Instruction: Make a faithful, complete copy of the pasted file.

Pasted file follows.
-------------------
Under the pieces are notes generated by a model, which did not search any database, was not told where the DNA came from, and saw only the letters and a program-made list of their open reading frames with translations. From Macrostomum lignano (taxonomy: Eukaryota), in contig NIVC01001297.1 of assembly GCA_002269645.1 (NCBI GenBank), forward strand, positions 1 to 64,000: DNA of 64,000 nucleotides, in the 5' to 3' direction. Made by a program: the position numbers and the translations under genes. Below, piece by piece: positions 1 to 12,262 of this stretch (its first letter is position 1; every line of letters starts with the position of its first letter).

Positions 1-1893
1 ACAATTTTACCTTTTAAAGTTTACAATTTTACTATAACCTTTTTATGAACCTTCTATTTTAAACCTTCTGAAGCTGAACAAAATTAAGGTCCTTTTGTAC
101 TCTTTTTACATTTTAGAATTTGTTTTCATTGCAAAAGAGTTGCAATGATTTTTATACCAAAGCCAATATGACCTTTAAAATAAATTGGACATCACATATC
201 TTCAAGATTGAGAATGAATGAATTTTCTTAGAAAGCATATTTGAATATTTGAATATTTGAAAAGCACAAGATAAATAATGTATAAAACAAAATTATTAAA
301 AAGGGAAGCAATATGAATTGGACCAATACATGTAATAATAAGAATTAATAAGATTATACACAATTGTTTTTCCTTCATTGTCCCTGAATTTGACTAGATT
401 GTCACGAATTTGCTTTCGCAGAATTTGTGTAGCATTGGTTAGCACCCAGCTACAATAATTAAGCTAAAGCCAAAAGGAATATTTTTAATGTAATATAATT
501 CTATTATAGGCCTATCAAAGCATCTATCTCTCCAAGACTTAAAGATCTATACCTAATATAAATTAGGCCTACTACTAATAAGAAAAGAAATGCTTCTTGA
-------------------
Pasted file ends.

Under the pieces are notes generated by a model, which did not search any database, was not told where the DNA came from, and saw only the letters and a program-made list of their open reading frames with translations. From Macrostomum lignano (taxonomy: Eukaryota), in contig NIVC01001297.1 of assembly GCA_002269645.1 (NCBI GenBank), forward strand, positions 1 to 64,000: DNA of 64,000 nucleotides, in the 5' to 3' direction. Made by a program: the position numbers and the translations under genes. Below, piece by piece: positions 1 to 12,262 of this stretch (its first letter is position 1; every line of letters starts with the position of its first letter).

Positions 1-1893
1 ACAATTTTACCTTTTAAAGTTTACAATTTTACTATAACCTTTTTATGAACCTTCTATTTTAAACCTTCTGAAGCTGAACAAAATTAAGGTCCTTTTGTAC
101 TCTTTTTACATTTTAGAATTTGTTTTCATTGCAAAAGAGTTGCAATGATTTTTATACCAAAGCCAATATGACCTTTAAAATAAATTGGACATCACATATC
201 TTCAAGATTGAGAATGAATGAATTTTCTTAGAAAGCATATTTGAATATTTGAATATTTGAAAAGCACAAGATAAATAATGTATAAAACAAAATTATTAAA
301 AAGGGAAGCAATATGAATTGGACCAATACATGTAATAATAAGAATTAATAAGATTATACACAATTGTTTTTCCTTCATTGTCCCTGAATTTGACTAGATT
401 GTCACGAATTTGCTTTCGCAGAATTTGTGTAGCATTGGTTAGCACCCAGCTACAATAATTAAGCTAAAGCCAAAAGGAATATTTTTAATGTAATATAATT
501 CTATTATAGGCCTATCAAAGCATCTATCTCTCCAAGACTTAAAGATCTATACCTAATATAAATTAGGCCTACTACTAATAAGAAAAGAAATGCTTCTTGA